Professor Peter Morici, of the University of Maryland’s Robert H. Smith School of Business, says, “These bonuses show Wall Street is arrogant and insensitive. These bonuses were earned by investing cheap taxpayer funds, and the profits really belong to all Americans. This entire episode is an outrage.”

The U.S. Federal Reserve is planning to review the 28 largest banks to ensure compensation is not rewarding risk; however, global leaders have tried and failed more than once in the past year to agree on what constitutes excessive risk or excessive compensation.

“You only know it,” explained Barack Obama’s pay Czar Kenneth Feinberg a few weeks ago, “Once it’s staring you in the face,” and by then, of course, it’s too late.

So what’s the message here? Let’s just get used to it? The punch bowl is full once again on Wall Street. To paraphrase the much-maligned quotation attributed in London’s Sunday Times to Goldman Sachs chief Lloyd Blankfein, God’s work is being done. Phew!

So let’s just grit our teeth and pretend we haven’t learned a thing in the past year. There’s no need to wonder what’s going on now; no need to worry about what might be laying the groundwork for the next financial crisis. After all, we’ll know it, once we see it.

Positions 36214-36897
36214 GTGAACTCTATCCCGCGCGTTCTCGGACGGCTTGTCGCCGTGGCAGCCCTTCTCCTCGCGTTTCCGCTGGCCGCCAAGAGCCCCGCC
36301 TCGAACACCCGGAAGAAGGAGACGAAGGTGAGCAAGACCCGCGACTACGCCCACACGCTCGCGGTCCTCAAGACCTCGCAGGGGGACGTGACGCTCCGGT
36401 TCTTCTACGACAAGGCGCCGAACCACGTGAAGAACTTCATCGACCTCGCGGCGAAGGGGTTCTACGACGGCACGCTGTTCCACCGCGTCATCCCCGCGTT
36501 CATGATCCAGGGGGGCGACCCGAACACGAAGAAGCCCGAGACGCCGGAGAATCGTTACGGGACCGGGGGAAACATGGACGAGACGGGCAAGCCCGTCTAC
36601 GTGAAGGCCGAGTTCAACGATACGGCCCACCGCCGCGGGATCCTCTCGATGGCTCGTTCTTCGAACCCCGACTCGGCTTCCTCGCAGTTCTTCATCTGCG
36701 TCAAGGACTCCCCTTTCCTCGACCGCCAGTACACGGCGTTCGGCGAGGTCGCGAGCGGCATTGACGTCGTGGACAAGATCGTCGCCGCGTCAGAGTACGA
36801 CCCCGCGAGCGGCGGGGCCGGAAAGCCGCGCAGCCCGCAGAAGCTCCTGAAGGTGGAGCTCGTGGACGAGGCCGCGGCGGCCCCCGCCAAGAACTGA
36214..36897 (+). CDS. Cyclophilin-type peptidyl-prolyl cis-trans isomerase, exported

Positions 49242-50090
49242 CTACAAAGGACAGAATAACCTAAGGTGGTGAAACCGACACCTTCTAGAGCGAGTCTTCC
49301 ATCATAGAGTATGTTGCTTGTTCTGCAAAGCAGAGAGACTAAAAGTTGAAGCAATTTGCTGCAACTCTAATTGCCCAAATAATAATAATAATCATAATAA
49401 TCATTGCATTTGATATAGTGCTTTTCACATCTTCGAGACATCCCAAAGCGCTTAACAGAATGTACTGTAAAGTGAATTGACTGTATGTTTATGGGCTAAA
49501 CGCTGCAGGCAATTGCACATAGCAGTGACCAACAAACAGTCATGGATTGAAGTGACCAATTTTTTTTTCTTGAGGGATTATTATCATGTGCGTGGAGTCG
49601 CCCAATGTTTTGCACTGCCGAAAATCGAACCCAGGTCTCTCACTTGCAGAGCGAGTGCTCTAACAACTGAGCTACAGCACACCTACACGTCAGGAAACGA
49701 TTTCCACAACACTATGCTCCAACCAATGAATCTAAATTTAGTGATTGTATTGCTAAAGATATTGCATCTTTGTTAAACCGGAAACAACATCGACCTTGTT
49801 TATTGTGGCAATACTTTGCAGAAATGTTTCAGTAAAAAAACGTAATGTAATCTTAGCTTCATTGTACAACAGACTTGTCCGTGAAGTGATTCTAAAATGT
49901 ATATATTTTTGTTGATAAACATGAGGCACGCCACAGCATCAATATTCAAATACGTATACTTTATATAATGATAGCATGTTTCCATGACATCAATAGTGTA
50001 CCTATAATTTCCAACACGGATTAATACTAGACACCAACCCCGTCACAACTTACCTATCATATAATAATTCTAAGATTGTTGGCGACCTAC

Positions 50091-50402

soundoff (13 Responses)
  1. Daryl

    When are the American people going to wake up and realize that the entire circumstances which brought this nation to its financial knees included the banking industry. They played a major role in allowing millions of people to be duped and bilked out of their investments while the banking, real estate and stock market industry profited billions and billions of dollars.

    As soon as the dust settles, they're right back at it and the reason is power, greed and a total lack of morality. Their actions displaced millions of people from the workforce and many more who lost their entire savings and retirement capital. And the icing on the cake is that the taxpayers are footing the bill for the entire mess.

    They'll stop only when America stands up to it.

    Wake up.

    November 11, 2009 at 12:52 pm |
  2. TomyT